Sustainable Travel International
Being Part of the Larger Solution
A conversation about sustainable travel international with Ashish Sanghrajka, president of Big Five Tours & Expeditions By Penny Whitman Courier magazine, June 2014
BIG FIVE TOURS & EXPEDITIONS, an NTA member since 2003, was one of 14 winners of the Conde Nast Traveler’s World Savers Award in 2013, a program to honor travel companies that are doing the most to save the world, from fighting climate change to saving wildlife and alleviating poverty. Editor Penny Whitman talked with Sanghrajka about Big Five’s take on voluntourism versus sustainable travel international.
PW: Can you explain how this issue of giving back and sustainability and supporting communities is more complicated than it can seem?
AS: We’re believers in voluntourism done right, not glorified vacations that make people feel better. We look at voluntourism with a really skeptical eye. It is not because the intentions are bad. It is that you end up inadvertently doing more harm than good. If you are, for example, going to Kenya to help build a school, unless you are going to stay there for three months, six months, a year living in the village with those people, you are going to leave an unfinished project. The locals end up resenting the foreigners who are coming; they feel like a charity case. What if that school is half-built? What if that person who is helping is not staying in the village but staying in a hotel that is funneling money out of the community, undoing the good that the person did while he was there? It is a lot more complicated than just going and helping. There is a big difference between voluntourism and being part of the larger solution.
PW: Can you explain the larger solution?
AS: It is a matter of choices and education. For example, in Kenya, if you go to the Northern Rangelands Trust, which is a whole collection of communities in the very north, just by staying there and not at the [government-run] main game reserves, you are giving employment to local tribes that actually own the land. You are empowering them to take care of their own land. There is a lodge in the cloud forest of Ecuador, the Mashpi Ecuador Lodge,which was built to help conserve an area that has suffered from some of the worst deforestation. The first thing the company did was hire all those loggers to come work at the lodge. Just by staying there, you are actually furthering a larger cause in reducing deforestation.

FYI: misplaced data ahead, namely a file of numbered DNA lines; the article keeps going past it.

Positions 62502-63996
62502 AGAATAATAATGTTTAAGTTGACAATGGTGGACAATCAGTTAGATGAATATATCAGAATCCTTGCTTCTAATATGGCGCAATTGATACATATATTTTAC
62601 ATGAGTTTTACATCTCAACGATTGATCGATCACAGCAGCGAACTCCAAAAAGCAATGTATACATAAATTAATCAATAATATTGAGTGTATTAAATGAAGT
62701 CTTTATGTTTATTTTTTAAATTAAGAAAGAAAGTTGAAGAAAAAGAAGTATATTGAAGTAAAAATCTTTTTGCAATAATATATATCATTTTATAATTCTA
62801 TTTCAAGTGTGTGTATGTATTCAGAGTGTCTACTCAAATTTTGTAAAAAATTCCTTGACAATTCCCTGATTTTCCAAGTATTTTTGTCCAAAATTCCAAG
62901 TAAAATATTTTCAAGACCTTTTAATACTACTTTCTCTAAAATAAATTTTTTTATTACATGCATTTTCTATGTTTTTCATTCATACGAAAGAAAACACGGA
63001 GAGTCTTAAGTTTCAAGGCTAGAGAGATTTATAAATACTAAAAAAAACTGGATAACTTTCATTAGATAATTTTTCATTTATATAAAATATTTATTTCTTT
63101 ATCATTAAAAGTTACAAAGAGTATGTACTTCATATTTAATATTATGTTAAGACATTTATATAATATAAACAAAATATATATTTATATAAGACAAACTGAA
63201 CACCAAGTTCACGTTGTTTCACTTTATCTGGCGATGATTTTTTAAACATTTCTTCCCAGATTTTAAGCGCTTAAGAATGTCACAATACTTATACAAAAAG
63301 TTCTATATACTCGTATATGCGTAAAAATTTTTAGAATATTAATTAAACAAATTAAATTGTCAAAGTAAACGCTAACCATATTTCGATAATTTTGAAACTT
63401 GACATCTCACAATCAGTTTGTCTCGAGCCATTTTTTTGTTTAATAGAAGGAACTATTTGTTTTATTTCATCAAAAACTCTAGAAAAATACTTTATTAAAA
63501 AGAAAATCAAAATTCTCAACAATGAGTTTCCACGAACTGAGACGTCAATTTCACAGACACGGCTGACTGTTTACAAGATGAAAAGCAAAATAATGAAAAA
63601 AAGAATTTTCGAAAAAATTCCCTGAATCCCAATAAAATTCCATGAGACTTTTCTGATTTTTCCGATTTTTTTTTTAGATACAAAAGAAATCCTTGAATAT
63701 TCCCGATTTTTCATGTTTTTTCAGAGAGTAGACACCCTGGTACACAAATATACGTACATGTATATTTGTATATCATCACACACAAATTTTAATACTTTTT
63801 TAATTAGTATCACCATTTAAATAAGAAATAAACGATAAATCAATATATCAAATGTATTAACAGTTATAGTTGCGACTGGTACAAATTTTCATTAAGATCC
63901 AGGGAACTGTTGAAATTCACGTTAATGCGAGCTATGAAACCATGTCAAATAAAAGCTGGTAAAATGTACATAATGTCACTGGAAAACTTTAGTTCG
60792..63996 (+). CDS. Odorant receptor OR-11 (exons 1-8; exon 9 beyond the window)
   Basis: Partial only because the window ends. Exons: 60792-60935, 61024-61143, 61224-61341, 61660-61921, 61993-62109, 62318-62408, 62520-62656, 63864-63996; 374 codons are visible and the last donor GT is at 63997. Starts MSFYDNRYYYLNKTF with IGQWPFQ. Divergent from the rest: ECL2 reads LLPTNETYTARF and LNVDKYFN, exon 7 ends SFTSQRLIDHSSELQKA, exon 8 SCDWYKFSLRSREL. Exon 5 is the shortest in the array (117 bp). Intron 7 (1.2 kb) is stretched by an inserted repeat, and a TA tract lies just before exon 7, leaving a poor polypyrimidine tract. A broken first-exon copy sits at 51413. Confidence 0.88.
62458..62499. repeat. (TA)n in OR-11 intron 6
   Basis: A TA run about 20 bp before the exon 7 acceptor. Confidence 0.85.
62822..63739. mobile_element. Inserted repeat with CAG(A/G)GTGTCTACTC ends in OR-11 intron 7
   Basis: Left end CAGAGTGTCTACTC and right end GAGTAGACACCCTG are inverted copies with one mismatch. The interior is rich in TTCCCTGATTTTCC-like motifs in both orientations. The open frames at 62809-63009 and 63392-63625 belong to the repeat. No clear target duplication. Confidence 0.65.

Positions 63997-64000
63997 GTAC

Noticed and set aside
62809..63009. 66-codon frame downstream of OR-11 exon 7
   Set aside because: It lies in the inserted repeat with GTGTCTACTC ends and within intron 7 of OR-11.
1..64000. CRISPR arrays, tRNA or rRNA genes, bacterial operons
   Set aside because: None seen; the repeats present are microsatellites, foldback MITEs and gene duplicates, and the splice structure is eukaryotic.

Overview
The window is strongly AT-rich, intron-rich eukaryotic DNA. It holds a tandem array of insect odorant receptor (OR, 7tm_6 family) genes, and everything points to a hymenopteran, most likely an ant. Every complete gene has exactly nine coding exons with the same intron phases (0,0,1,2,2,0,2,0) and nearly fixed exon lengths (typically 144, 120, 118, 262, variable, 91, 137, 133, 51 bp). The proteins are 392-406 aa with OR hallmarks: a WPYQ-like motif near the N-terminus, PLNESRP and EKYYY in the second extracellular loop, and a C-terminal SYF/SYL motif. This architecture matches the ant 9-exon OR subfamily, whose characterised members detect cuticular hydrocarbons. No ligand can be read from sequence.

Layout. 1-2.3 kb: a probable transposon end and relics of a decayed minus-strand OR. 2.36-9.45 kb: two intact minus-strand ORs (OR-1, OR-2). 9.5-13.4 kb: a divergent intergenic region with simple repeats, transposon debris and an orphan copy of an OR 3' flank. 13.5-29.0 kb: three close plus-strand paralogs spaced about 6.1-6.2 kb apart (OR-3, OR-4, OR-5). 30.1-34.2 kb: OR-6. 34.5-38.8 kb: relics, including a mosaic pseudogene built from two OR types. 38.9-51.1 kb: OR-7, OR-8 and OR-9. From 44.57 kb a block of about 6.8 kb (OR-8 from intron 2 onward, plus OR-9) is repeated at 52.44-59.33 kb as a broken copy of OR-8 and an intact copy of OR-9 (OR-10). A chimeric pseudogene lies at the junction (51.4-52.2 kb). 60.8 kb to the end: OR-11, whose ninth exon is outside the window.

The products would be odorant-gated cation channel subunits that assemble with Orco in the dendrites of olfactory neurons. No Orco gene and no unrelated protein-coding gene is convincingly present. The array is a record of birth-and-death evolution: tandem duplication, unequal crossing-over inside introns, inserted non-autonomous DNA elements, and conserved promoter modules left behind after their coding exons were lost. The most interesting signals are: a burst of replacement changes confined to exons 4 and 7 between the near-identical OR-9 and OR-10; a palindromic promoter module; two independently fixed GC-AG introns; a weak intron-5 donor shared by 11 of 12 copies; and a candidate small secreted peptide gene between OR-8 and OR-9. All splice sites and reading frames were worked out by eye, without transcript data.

PW: For a small mom-and-pop tour operator, how do you recommend beginning exploring sustainability?
AS: The first place to start is to become an advocate of something you believe in; the second part is to create your own metric. Then, you have to be able to communicate it properly, and you have to be willing to stick with it. We have a three-pillar definition of sustainability [see this at www.bigfive.com/interest/sustainable-travel], and everything we design has to fit within those pillars. We worked with a sustainability expert to help us build those. We didn’t just go through and say “OK, we’re going to add sustainability to our product mix. “We looked at everything, even product that we had been doing for a long time, and rebuilt it from the ground up. We always knew we wanted to do something, even before our foundation [Spirit of Big Five Foundation, www.spiritofbigfive.org, was born. Everyone here in the office always knew that we could do a lot more, that it was matter of having the right vehicle for it. For a while the vehicle was the foundation – and it still is to some extent – but the larger vehicle has become our product – where we end people.
You have to be willing to stand for something. If you’re not willing to stand for something, all it is is a transaction.